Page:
Milwaukee Bucks: How they extended their championship window

Jul 17, 2021; Phoenix, Arizona, USA: Joe Camporeale-USA TODAY Sports
Jul 17, 2021; Phoenix, Arizona, USA: Joe Camporeale-USA TODAY Sports /

One of the feelings Milwaukee Bucks fans have been going through since watching their team win the championship is something that’s not uncommon to any fanbase. How can we do this again? It’s a feeling that was shared almost immediately by Giannis Antetokounmpo in his post-championship interview with ESPN’s Malika Andrews when he said he wanted to do it again.

Every team that wins a championship or is competing for a championship wants to extend their championship window as much as they can. There are different ways to do that, but the best way is to acquire younger players instead of aging veterans that only have a few years left in the tank.

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The Bucks’ core centers around three players: Giannis Antetokounmpo (27 in December), Khris Middleton (30), and Jrue Holiday (31). The core of the championship roster is more-or-less in their respective primes, just a different points.

Antetokounmpo is squarely in his prime now, while Middleton and Holiday still have at least a few more years of high-level basketball in them. It’s one of the reasons I preferred adding someone like Holiday over Chris Paul to the core the last offseason, as it would keep the championship window open for longer.

While it would be tempting to think that the solution would be to add veteran experience and match the few years of high-level basketball that Middleton and Holiday have with players in a similar age range, getting younger role players is a much better way to complement your stars and extend the championship window.

The Bucks added a few players who fit that label in the last few offseasons, and it has paid off with role players who have come relatively cheap, have provided valuable rotation minutes, and will be on the team for multiple years.

How the Milwaukee Bucks added youth to extend their championship window

In most cases, getting younger would come through the draft. That hasn’t been an option for the Bucks, who haven’t had a first-round pick of their own on the roster since Donte DiVincenzo in 2018. I’d like to see the Bucks add more through the draft with higher picks than they’ve had recently, which has mostly been mid-to-late second-round picks. In lieu of that, the Bucks have found ways to add younger players to their roster without higher value draft picks.

It feels like the majority of championship-caliber teams add role players that are older. Two obvious examples are the Brooklyn Nets and Los Angeles Lakers with their cast of older role players like LaMarcus Aldridge, Rajon Rondo, Blake Griffin, DeAndre Paul Millsap, and so on. While that’s certainly an option, it does lead to concerns about injuries and how much an older roster can hold up over the course of a season.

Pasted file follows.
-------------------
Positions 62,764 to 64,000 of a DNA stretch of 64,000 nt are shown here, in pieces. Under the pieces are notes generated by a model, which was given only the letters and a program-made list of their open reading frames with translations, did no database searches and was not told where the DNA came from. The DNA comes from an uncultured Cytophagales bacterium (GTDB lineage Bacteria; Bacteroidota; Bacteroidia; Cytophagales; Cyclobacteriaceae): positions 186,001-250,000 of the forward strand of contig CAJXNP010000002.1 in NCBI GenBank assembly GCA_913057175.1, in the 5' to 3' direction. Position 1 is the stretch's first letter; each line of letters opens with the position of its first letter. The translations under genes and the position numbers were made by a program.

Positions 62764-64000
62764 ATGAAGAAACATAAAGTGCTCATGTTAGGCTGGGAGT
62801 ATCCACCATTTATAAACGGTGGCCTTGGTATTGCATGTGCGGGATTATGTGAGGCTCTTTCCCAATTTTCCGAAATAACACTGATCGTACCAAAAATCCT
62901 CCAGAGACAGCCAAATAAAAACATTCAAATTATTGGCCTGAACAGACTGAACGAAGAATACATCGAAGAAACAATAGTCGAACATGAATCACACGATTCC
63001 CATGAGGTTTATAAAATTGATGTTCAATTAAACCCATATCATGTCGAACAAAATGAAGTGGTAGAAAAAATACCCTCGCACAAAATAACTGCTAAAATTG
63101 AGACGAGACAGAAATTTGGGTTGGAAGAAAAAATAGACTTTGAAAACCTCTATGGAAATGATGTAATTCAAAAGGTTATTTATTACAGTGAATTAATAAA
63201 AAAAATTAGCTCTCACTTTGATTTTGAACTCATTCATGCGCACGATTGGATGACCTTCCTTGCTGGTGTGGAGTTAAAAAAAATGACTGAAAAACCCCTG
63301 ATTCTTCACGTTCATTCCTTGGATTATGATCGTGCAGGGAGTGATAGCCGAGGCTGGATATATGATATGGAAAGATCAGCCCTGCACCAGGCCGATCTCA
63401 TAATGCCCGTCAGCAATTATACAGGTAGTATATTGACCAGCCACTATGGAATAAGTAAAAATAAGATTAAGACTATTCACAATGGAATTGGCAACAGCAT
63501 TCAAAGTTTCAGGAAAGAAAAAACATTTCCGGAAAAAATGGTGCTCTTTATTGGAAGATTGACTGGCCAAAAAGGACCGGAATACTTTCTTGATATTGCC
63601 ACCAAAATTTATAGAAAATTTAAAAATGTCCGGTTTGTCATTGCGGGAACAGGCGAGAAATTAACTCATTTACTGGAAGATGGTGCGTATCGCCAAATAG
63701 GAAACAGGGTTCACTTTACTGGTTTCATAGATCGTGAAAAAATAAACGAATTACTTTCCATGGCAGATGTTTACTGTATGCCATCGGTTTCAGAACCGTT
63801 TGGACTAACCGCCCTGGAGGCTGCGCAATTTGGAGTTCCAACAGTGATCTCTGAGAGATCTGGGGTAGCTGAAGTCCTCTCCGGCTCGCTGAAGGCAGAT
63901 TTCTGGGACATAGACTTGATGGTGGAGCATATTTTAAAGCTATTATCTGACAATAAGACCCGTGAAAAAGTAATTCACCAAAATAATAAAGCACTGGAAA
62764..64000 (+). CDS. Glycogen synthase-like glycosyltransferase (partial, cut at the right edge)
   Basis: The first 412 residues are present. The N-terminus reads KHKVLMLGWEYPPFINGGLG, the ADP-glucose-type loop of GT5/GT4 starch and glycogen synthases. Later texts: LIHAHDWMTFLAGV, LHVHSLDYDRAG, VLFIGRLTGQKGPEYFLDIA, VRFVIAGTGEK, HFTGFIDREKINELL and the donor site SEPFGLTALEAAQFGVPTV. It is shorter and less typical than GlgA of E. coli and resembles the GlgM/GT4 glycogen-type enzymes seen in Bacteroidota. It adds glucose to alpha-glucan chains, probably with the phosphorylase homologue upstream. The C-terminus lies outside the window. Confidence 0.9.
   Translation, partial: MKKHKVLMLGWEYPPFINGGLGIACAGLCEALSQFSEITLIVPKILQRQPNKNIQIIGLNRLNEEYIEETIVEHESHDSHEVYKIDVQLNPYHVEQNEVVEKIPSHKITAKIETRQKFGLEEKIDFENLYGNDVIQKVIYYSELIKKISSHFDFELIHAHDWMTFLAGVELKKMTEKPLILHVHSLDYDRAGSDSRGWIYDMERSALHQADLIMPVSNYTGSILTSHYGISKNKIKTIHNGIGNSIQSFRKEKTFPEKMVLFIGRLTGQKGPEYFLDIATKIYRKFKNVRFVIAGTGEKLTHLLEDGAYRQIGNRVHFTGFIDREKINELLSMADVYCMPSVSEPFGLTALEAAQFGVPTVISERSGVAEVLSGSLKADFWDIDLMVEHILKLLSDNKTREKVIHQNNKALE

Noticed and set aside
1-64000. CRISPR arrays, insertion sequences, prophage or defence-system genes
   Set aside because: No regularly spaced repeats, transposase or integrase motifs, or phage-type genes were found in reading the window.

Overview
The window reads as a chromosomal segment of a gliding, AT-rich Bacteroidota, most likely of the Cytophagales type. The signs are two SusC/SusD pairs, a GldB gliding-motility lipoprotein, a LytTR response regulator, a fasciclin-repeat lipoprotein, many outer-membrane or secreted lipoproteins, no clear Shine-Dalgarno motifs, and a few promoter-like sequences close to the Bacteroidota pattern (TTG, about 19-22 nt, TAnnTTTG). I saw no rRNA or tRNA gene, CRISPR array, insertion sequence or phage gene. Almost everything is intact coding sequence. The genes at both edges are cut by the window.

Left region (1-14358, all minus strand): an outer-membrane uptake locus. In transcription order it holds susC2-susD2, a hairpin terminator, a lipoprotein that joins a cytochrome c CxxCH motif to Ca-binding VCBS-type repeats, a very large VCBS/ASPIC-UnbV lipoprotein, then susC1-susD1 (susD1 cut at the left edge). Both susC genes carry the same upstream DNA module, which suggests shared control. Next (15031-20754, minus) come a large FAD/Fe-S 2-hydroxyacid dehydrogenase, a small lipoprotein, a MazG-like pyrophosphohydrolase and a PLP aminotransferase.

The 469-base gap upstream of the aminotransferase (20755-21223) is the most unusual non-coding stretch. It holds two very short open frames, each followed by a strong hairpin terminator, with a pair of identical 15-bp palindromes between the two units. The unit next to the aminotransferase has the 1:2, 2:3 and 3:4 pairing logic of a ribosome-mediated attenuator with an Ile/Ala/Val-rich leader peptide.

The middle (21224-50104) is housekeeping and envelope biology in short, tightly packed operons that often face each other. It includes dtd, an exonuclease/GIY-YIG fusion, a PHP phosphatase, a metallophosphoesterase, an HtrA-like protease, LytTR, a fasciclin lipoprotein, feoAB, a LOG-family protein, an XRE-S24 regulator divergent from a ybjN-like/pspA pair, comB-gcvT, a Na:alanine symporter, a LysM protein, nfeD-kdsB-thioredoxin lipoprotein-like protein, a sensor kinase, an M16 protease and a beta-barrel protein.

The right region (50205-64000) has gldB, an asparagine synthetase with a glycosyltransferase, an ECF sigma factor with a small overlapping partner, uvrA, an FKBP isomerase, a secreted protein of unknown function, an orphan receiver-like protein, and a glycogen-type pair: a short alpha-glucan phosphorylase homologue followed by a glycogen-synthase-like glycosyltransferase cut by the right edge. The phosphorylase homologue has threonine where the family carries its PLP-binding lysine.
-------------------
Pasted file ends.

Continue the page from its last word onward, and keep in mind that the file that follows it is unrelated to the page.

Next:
The Bucks seem to put together a good mix of older role players and prime-age players. Yes, the Bucks did add 35-year-old George Hill this offseason, and how much his age will affect him is one of the question marks about him going into this season. But they were also able to bring aboard Grayson Allen (26 in October) and Semi Ojeleye (27 in December) this offseason and Bobby Portis (26) last offseason. Even signing Pat Connaughton when he was 26 in the summer of 2018.

In the offseason ahead of the 2019-20 season, the Bucks added Kyle Korver (38), Wes Matthews (33), and Robin Lopez (31) while having Hill and Ersan Ilyasova already on the roster. The Bucks were the third-oldest team heading into that year, with an average age of 28.73. This past season, the Bucks were still the fifth-oldest roster, but the average age dropped to 27.2. Right now, the Bucks’ average age is 26.9.

What this accomplishes is it allows the Bucks to have prime-age role players that have more years of high-level basketball in them than, say, a P.J. Tucker. Although they may not be as good right now as Tucker, they’ll be on the team for longer and cost less. The Bucks were able to keep Portis on another cheap contract and will allow them to pay him more on a longer-term contract next offseason. In acquiring Allen on his rookie contract, the Bucks will be able to match any offers he’ll receive and can sign him into their cap space next season.

It’s even more important this coming season that the Bucks have guys in their prime-ages with such a quick turnaround to the upcoming season. After the heavy workload the Bucks’ core players (plus players like Brook Lopez) had to endure in the playoffs (and then the Olympics), it’s likely that they’ll be rested during the regular season even more than in years past. Having players like Portis, Allen, Ojeleye, and even Connaughton or Rodney Hood can help weather the storm better than if they had their older group of role players from a couple of years ago.

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While they may not be adding the name-value players that other contenders are adding, it’s more important that the Bucks are able to keep the championship window open as long as possible.